Title: you’ll spend your last heartbeat chasin’ after rainbows
Disclaimer: not my characters; just for fun. Title from Big&Rich.
Warnings: spoilers for season finale
Point of view: third
We made a difference. Remember that.
He’s got Nate listed as his emergency contact, but that’s only if he’s in the US and found under his own name. Considering his profession and proclivities, that’s not too likely. But he needed to put someone down, and since his sister had kicked him out of her life, he figured Nate—responsible and respectable—was better than anyone else he knew.
He is in the US, and he is using his own name. Actually, he’s three blocks from where their headquarters used to be, on vacation as a civilian. Nearly a year since they all went their separate ways. He hasn’t heard from any of them or called any of them, and it’s good being on his own again. Really. No one to count on, no one to watch while waiting for a knife in the back. Just himself, like it should be. He works better alone.
Last he heard, Nate had gotten back together with Maggie, Sophie was down in Australia conning some rich cowboy, Parker was in South America, and Hardison was living like a geek god in New York. And him, he’d gone back to retrieving. He just couldn’t not do something, and it was the only thing he’d ever been good at besides riding horses.
But he’s on vacation, using his own name, in Los Angeles. It’s all legal. Rented a car, a hotel room, checking out all the touristy sights he missed when he lived there. It’s… nice. He’s a civilian, like the millions of other people in the city.
That’s his mistake, he realizes instantaneously, the second the bullet hits him. He feels it, then he hears it, and then he goes down.
Fuck, he hates guns. They’re cheating. Cowardly. Too easy. Anyone can use a gun. Screaming, panicking—he’s at the La Brea Tar Pits and he’s bleeding all over it.
“Got him,” he hears. “Yeah, okay.”
He’ll remember that voice. He’ll remember the hands that patted him down, that stole his five knives and left him there. He’ll remember the eyes and mouth that smirked as a stranger’s face said, “Vic sends his regards, fucker,” and then spit on him.
He’s in the US and using his own name. And someone had to’ve called 911, so he’ll survive this. He’s survived worse. And they’ll call Nate. And Nate—responsible, respectable, the best man Eliot has ever known—will come, and Eliot’ll heal, and he remembers that face, so he’ll find the guy—that’s what he does, after all—and he’ll make the guy pay.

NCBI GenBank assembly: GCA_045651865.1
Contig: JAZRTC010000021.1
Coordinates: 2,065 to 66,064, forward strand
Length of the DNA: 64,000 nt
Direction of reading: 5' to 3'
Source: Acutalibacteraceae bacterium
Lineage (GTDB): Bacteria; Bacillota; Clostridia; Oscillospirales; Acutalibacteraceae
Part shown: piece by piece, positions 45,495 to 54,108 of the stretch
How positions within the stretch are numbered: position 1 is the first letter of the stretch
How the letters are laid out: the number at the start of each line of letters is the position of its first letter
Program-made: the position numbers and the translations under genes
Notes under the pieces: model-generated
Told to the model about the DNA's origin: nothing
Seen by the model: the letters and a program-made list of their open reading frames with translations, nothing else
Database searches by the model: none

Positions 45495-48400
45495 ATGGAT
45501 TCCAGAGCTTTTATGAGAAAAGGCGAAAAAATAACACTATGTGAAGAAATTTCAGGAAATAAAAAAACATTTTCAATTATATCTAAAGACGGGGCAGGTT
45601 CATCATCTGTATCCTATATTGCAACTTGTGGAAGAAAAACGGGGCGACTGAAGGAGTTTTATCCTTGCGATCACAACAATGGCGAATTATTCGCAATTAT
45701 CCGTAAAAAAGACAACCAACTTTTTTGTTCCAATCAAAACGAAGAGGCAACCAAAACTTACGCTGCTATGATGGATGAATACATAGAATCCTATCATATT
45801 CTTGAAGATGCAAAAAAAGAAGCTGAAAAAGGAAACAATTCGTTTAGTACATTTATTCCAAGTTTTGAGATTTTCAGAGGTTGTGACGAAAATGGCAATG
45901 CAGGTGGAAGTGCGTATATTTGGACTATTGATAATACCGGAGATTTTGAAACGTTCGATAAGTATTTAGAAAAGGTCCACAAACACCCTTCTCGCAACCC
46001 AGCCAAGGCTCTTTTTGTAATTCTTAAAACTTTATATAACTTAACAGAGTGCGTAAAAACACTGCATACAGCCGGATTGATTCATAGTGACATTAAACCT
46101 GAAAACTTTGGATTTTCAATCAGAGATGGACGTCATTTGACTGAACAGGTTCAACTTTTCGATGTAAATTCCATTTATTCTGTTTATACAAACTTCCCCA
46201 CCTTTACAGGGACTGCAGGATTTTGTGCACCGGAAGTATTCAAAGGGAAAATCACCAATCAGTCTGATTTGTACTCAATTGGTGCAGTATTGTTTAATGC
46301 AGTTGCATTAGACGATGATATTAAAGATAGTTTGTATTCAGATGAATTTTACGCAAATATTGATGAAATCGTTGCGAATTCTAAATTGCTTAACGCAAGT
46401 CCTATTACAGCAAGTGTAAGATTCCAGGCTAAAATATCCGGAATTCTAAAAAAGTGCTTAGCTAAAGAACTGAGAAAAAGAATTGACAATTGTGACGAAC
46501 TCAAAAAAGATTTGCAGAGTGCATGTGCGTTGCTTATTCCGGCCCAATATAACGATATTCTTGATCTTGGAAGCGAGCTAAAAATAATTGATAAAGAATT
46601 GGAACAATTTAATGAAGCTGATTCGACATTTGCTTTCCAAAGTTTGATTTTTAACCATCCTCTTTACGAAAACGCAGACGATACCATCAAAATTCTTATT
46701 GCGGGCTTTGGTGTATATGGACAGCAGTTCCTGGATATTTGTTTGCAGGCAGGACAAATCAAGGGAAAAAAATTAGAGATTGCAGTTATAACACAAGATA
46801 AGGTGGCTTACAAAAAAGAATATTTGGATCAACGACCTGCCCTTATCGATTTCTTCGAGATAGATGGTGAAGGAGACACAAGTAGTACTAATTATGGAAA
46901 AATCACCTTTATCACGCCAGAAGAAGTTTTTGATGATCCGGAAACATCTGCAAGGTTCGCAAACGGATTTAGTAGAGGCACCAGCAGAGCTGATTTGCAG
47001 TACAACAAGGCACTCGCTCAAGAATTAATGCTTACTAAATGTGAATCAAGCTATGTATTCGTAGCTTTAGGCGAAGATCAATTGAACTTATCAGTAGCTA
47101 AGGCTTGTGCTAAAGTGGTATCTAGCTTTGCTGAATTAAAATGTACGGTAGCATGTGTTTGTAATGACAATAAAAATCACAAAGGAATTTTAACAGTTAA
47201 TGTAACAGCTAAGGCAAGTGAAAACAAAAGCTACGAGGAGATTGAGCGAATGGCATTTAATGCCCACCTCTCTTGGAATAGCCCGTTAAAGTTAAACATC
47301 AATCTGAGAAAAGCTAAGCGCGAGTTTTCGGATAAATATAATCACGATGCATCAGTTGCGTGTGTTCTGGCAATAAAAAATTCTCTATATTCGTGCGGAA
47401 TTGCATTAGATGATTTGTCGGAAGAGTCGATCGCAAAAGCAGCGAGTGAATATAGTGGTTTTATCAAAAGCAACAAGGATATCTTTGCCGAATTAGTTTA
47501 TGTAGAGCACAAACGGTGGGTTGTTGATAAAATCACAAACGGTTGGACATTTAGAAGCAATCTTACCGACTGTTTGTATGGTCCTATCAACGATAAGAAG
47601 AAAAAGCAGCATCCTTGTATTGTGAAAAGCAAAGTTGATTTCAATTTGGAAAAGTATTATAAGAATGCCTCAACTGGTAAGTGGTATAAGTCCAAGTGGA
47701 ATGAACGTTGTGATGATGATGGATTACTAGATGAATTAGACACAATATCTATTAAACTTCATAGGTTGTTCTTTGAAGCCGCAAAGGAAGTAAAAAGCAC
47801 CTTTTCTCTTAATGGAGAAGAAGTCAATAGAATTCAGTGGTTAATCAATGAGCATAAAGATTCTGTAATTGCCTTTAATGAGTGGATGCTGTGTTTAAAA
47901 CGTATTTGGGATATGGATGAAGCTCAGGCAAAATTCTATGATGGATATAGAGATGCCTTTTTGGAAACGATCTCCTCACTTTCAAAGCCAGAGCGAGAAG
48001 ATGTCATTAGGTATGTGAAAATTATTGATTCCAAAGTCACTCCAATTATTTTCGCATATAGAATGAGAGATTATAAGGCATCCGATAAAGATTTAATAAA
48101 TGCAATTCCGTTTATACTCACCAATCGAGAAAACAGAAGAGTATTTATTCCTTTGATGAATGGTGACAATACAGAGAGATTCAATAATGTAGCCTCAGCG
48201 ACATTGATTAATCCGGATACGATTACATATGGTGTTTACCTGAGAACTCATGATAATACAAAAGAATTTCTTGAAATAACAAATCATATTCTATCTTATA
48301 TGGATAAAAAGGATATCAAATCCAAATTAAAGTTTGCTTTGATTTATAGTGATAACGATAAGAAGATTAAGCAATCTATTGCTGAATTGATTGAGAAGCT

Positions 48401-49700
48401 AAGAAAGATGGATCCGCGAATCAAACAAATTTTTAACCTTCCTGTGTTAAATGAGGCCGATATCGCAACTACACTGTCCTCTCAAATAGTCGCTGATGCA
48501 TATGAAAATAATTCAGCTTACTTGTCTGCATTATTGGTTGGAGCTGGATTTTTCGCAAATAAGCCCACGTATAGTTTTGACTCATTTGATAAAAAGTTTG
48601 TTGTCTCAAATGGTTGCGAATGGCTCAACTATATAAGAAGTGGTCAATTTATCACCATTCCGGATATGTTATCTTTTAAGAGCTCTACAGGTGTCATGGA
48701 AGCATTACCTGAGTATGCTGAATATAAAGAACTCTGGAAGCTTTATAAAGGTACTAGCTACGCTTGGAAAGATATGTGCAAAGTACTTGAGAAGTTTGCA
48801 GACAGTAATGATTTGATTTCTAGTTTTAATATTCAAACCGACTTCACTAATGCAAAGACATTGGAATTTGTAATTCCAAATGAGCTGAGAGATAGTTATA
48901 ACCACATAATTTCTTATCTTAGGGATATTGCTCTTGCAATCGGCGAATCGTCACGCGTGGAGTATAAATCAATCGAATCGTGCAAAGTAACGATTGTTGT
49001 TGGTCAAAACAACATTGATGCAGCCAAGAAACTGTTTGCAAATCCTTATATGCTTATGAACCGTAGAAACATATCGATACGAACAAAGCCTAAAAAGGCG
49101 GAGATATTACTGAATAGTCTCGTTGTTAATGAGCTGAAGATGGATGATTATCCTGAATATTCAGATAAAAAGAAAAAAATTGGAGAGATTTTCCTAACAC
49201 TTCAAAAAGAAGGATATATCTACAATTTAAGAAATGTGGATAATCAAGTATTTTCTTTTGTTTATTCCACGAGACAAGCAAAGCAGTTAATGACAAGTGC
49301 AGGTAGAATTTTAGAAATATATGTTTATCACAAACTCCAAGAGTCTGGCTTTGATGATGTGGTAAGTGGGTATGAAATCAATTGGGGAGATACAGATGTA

Fuck, it’s cold. Summer in LA, it shouldn’t be cold. He’s had worse and he’ll survive until the ambulance shows up. He’ll survive.
It’s what he does.
Title: to be of mud instead of stars
Fandom: “Stargate: Atlantis”
Disclaimer: not my characters; just for fun. Title from Shana Abe.
Point of view: third
Notes: part of the elemental!AU
Atlantis is strange. Nowhere else she has ever been, has Teyla felt so… adrift, away from sure and steady ground. The dirt is deep, far beneath the ocean. She can barely hear it, and should she have need of it, Teyla is uncertain if she has the strength to call it to her aid.
The Alantians—Earthlings, one of the soldiers said—also have Ancestral gifts. All of them. At about two hundred, that amount nears how many Teyla has seen in all her travels. Her father, too, had been a GroundSpeaker, but no other Athosian in her clan.
All four of the elements are represented on Atlantis. The power—it sings. The leader, Dr. Weir, is like Teyla. After she catches her breath, Teyla is happy to speak with Dr. Weir(“Call me Elizabeth.”), to share history and lore.
Teyla feels slightly guilty for her bit of relief that Colonel Sumner did not survive. He was quick to anger, quick to act—he had no time for reflection, no time to consider other paths. Like all FlameSpeakers Teyla has met, he flared and burned all obstacles, but that is not a leader’s way.
Major Sheppard, on the other hand—Teyla is not sure he’ll do any better. And Dr. McKay—he is impatient and loud. The power between them… Teyla is glad they seem to on her side.
They have the makings of a great people, the Atlantian-Earthlings, but they are so very young. She will do what she can to help them find their place in this new land—the Pegasus Galaxy, they call it. Elizabeth had explained the legend of a winged horse. It seems very apt, considering Major Sheppard’s gift, the most powerful SkySpeaker she has ever heard tell of.